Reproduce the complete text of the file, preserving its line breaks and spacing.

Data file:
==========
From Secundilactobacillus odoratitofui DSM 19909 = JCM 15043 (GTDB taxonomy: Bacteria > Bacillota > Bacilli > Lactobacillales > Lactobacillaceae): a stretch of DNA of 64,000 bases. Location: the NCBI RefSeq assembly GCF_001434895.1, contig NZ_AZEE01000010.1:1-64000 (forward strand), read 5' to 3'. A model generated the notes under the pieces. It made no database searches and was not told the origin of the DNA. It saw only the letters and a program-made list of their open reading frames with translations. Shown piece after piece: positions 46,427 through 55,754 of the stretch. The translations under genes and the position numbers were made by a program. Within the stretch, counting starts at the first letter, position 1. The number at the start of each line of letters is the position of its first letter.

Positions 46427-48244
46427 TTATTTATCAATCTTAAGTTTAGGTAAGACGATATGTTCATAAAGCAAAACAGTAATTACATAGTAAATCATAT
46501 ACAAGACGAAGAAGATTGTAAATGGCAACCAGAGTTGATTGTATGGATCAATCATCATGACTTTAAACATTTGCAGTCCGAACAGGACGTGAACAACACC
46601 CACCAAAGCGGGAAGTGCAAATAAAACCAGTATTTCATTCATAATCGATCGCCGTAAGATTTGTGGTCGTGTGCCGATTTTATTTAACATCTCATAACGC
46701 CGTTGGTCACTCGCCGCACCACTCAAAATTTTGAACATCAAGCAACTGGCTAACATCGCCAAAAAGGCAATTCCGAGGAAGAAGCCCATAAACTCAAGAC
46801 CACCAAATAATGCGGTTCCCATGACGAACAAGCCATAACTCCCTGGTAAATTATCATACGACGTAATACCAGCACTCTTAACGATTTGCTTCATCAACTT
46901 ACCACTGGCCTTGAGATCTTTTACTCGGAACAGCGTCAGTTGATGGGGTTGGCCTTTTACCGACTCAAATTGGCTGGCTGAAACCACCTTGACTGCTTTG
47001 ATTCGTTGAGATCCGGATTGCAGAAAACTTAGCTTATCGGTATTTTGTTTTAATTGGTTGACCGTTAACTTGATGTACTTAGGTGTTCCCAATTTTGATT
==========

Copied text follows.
From Secundilactobacillus odoratitofui DSM 19909 = JCM 15043 (GTDB taxonomy: Bacteria > Bacillota > Bacilli > Lactobacillales > Lactobacillaceae): a stretch of DNA of 64,000 bases. Location: the NCBI RefSeq assembly GCF_001434895.1, contig NZ_AZEE01000010.1:1-64000 (forward strand), read 5' to 3'. A model generated the notes under the pieces. It made no database searches and was not told the origin of the DNA. It saw only the letters and a program-made list of their open reading frames with translations. Shown piece after piece: positions 46,427 through 55,754 of the stretch. The translations under genes and the position numbers were made by a program. Within the stretch, counting starts at the first letter, position 1. The number at the start of each line of letters is the position of its first letter.

Positions 46427-48244
46427 TTATTTATCAATCTTAAGTTTAGGTAAGACGATATGTTCATAAAGCAAAACAGTAATTACATAGTAAATCATAT
46501 ACAAGACGAAGAAGATTGTAAATGGCAACCAGAGTTGATTGTATGGATCAATCATCATGACTTTAAACATTTGCAGTCCGAACAGGACGTGAACAACACC
46601 CACCAAAGCGGGAAGTGCAAATAAAACCAGTATTTCATTCATAATCGATCGCCGTAAGATTTGTGGTCGTGTGCCGATTTTATTTAACATCTCATAACGC
46701 CGTTGGTCACTCGCCGCACCACTCAAAATTTTGAACATCAAGCAACTGGCTAACATCGCCAAAAAGGCAATTCCGAGGAAGAAGCCCATAAACTCAAGAC
46801 CACCAAATAATGCGGTTCCCATGACGAACAAGCCATAACTCCCTGGTAAATTATCATACGACGTAATACCAGCACTCTTAACGATTTGCTTCATCAACTT
46901 ACCACTGGCCTTGAGATCTTTTACTCGGAACAGCGTCAGTTGATGGGGTTGGCCTTTTACCGACTCAAATTGGCTGGCTGAAACCACCTTGACTGCTTTG
47001 ATTCGTTGAGATCCGGATTGCAGAAAACTTAGCTTATCGGTATTTTGTTTTAATTGGTTGACCGTTAACTTGATGTACTTAGGTGTTCCCAATTTTGATT